While most of us fail to see it, doctors are changing. We’re changing as a result of the social and technological innovation. In 2050 what we do and how we do it will be very different from what we did at the turn of the century. We’re evolving from analog to digital. I think it’s important to consider the ‘digital physician’ as a concept worthy of attention. The training and support of this emerging prototype has to meet its different needs and workflows. Perhaps the criteria by which we choose medical students should take into consideration the anticipated skill sets and demands of this next generation. And we need hard information about the digital physician and her habits.
Here are some differences between the digital and analog physician:
The digital physician
- Information consumption is web-based
- Rarely uses a pen. Care and correspondence is conducted through an EMR.
- Socially connected. Comfortable with real time dialog at least on a peer-to-peer level. Recognizes Read more »
*This blog post was originally published at 33 Charts*
The publication in July of the FDA Draft Guidance on mobile medical apps was a major milestone in the evolution of mobile medicine. The blazingly rapid growth in interest among physicians, medical software publishers and device manufacturers has made it clear that the mHealth revolution will be a major turning point, not just in health information technology, but likely in many aspects of physician-patient interactions.
Last week (Sep 12-13), the FDA is held an important public workshop near its Washington DC headquarters to help it answer some key questions raised within the Draft Guidance and gather feedback from important stakeholders in mobile health. We are proud that iMedicalApps was invited to participate as one of the panelists.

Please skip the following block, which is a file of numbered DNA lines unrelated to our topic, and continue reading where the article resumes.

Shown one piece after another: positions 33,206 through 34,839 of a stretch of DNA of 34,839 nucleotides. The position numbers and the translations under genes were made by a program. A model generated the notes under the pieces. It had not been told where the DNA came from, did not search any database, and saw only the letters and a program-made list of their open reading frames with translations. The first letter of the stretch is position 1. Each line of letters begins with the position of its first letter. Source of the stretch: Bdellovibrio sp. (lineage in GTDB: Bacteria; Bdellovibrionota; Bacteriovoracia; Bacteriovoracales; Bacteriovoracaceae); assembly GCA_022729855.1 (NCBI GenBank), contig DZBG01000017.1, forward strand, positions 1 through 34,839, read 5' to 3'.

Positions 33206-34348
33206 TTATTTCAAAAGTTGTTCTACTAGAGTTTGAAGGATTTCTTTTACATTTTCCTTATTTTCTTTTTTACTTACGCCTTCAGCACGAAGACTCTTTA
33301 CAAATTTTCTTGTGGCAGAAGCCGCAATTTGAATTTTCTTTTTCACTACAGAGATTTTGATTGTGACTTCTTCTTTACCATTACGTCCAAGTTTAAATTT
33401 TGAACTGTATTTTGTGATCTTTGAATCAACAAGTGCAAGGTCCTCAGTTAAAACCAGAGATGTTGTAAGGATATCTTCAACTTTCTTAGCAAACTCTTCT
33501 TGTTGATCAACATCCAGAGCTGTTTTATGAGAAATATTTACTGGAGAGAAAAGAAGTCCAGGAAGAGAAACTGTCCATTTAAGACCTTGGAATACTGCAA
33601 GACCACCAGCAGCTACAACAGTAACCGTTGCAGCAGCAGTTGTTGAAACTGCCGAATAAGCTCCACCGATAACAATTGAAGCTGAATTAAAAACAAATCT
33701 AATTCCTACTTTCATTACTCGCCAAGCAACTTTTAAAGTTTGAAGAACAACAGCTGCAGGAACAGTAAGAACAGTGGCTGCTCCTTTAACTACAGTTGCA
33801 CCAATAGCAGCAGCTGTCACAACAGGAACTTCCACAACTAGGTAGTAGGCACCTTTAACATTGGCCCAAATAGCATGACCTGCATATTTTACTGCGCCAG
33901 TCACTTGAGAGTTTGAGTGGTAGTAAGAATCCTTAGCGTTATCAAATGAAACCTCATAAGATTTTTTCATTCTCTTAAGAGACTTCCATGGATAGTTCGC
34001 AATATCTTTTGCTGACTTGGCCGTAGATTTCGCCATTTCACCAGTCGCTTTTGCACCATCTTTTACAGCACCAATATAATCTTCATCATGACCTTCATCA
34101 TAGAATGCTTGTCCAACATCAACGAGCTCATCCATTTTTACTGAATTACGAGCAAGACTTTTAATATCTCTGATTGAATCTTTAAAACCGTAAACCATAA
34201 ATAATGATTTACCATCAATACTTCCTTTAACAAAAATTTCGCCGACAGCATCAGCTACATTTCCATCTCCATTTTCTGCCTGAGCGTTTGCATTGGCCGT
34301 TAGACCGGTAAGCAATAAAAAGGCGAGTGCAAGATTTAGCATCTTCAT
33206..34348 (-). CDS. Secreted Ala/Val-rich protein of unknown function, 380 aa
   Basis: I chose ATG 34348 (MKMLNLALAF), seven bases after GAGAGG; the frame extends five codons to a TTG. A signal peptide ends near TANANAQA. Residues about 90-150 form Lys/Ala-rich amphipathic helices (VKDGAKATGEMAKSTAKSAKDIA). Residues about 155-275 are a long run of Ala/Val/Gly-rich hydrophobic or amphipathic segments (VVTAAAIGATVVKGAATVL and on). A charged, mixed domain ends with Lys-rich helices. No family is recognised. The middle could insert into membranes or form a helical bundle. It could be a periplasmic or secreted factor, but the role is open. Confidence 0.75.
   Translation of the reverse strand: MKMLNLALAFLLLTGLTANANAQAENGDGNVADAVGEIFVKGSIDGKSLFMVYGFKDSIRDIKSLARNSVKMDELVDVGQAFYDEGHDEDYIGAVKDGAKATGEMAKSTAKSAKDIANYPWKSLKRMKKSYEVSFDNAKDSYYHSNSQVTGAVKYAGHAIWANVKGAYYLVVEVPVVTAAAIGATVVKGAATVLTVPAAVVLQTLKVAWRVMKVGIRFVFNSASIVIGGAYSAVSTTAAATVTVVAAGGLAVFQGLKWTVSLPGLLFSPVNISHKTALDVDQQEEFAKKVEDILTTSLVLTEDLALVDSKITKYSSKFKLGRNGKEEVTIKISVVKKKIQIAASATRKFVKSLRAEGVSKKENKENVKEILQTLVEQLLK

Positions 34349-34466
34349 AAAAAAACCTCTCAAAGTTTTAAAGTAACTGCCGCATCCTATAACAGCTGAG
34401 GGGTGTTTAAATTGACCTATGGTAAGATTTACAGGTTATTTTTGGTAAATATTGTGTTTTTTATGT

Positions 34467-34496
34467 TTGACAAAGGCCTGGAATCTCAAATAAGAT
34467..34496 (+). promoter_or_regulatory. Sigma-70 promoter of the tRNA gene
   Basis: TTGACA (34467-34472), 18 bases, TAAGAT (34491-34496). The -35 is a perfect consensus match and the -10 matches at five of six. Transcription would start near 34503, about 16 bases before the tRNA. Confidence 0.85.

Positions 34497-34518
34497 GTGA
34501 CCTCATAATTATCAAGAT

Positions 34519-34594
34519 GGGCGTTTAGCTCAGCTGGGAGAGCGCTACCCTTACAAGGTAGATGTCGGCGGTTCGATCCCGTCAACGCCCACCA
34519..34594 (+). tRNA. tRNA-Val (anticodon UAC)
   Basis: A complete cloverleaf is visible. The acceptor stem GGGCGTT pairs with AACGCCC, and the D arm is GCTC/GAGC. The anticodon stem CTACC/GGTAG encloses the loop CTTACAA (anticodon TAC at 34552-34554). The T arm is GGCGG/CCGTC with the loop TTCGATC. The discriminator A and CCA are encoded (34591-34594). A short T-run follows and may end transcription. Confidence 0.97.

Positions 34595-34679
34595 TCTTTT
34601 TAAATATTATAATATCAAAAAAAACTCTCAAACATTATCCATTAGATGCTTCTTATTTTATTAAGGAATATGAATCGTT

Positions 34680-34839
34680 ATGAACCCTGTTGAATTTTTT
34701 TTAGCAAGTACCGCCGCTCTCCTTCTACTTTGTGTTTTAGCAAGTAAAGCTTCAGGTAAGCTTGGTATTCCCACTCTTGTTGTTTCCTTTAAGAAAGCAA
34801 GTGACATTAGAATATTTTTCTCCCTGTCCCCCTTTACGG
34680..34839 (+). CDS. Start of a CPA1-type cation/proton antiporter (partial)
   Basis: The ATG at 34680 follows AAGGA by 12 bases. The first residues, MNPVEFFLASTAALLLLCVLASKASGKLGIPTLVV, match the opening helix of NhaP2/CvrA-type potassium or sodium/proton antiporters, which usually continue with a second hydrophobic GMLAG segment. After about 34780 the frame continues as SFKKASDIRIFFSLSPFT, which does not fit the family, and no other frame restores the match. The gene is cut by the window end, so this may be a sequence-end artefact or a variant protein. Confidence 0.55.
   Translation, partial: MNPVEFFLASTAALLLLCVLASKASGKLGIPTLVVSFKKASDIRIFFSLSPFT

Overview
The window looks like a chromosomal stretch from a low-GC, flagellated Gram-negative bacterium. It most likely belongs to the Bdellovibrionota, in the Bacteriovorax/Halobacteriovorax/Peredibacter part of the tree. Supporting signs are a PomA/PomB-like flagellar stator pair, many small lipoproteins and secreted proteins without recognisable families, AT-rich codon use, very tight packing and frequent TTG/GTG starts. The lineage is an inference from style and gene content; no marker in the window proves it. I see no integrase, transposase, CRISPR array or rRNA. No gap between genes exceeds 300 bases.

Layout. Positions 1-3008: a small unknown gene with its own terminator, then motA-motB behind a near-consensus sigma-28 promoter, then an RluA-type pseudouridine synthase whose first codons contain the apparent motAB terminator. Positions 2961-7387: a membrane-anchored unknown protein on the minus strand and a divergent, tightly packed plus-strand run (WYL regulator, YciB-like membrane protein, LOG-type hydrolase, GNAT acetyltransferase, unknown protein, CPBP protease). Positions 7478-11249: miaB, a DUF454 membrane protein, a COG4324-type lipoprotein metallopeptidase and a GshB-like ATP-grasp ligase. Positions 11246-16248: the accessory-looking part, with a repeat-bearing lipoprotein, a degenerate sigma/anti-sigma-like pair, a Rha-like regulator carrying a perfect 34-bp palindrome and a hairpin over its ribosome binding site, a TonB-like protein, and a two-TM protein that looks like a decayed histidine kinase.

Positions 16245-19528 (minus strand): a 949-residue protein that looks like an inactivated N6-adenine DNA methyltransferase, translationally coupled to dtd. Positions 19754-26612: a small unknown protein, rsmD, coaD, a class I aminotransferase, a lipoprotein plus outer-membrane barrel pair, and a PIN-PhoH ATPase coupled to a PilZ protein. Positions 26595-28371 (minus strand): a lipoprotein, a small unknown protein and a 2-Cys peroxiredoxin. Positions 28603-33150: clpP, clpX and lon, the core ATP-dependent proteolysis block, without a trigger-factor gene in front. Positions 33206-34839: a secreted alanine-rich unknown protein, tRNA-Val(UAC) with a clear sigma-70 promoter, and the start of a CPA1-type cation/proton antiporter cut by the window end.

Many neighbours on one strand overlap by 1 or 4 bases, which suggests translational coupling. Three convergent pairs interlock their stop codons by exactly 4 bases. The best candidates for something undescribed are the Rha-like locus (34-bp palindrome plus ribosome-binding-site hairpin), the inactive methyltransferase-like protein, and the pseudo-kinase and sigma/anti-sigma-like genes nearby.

We want to hear from you iMedicalApps readers – what do you want the FDA to consider in regulating mobile medical apps ?
Please add your voice in the comment section below and we will assemble them for submission to the official FDA docket on the Draft Guidance. Hurry because the deadline is just a few weeks away.
The FDA needs input from clinicians and others interested in mobile medicine and has identified two topics in particular as needing further specification:
- How to assess the risks inherent to clinical decision support software and
- How to classify mobile software that works in concert with a medical device.
*This blog post was originally published at iMedicalApps*
University of Florida researchers have developed a signaling technology that can be embedded into drug tablets to notify clinicians and caretakers that a pill has been ingested.
Although a bit of electronics is going to be moving through the digestive system, the researchers believe that it will pass safely without causing side effects to the patient.
If the technology proves itself, it may soon be used to confirm compliance in clinical trials or to monitor patients under a strict drug regimen.
One part is the pill, a standard white capsule coated with a label embossed with silvery lines. The lines comprise the antenna, which is printed using ink made of non-toxic, conductive silver nanoparticles. The pill also contains a tiny microchip, one about the size of a period on paper. Read more »
*This blog post was originally published at Medgadget*